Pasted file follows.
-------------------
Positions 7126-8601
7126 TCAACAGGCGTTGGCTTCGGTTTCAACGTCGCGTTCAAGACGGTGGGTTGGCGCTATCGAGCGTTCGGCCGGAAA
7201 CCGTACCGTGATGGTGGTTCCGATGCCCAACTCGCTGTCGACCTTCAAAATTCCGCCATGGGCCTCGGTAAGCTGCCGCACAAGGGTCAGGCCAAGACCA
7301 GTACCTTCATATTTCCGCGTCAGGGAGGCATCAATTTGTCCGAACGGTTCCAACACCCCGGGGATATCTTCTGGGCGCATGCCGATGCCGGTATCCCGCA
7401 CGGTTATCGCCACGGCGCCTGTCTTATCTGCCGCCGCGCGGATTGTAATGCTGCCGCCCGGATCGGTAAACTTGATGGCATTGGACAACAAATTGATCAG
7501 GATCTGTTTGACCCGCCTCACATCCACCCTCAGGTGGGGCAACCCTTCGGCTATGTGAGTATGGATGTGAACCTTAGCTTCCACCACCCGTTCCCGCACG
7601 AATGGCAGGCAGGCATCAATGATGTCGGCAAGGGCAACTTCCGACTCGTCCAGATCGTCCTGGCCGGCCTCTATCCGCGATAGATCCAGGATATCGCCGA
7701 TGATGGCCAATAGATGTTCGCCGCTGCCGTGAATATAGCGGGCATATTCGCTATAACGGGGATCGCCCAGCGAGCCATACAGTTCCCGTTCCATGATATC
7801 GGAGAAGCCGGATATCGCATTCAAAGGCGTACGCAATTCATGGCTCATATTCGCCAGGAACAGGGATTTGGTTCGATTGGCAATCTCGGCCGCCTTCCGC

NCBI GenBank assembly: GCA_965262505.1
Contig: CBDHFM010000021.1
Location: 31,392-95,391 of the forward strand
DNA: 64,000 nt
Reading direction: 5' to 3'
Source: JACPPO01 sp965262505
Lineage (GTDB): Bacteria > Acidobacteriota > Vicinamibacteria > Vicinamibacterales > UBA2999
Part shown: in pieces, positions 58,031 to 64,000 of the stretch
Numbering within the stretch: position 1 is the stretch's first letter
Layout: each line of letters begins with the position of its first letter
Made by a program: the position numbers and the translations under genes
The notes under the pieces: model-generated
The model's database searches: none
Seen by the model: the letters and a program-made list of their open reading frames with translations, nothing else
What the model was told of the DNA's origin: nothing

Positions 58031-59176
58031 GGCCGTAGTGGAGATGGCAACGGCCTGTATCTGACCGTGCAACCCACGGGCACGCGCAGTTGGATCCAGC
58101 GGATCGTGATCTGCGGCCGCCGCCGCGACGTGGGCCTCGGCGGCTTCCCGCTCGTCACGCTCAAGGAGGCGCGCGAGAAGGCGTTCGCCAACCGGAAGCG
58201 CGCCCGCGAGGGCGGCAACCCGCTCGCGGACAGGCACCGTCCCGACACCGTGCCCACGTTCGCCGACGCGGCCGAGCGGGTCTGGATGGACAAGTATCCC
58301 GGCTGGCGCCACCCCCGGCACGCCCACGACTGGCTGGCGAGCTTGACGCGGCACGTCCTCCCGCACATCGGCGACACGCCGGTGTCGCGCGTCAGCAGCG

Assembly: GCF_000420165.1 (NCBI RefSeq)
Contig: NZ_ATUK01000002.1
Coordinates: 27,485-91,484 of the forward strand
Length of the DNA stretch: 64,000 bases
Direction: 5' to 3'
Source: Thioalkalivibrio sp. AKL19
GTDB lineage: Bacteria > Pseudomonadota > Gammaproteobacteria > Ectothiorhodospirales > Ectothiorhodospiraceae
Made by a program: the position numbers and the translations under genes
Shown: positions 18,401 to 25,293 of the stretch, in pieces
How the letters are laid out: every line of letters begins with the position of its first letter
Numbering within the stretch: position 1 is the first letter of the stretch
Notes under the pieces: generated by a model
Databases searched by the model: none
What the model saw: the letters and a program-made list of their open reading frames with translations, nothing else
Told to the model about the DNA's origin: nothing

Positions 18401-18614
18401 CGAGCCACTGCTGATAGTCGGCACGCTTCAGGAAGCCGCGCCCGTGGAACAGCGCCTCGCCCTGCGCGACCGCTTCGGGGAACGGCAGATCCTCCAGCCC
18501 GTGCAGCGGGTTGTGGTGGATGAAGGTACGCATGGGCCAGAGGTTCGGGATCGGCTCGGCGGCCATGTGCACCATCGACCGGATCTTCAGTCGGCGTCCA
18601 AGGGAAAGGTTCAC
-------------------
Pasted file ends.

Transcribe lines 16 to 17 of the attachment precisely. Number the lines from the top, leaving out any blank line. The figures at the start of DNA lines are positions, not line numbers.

Lineage (GTDB): Bacteria > Acidobacteriota > Vicinamibacteria > Vicinamibacterales > UBA2999
Part shown: in pieces, positions 58,031 to 64,000 of the stretch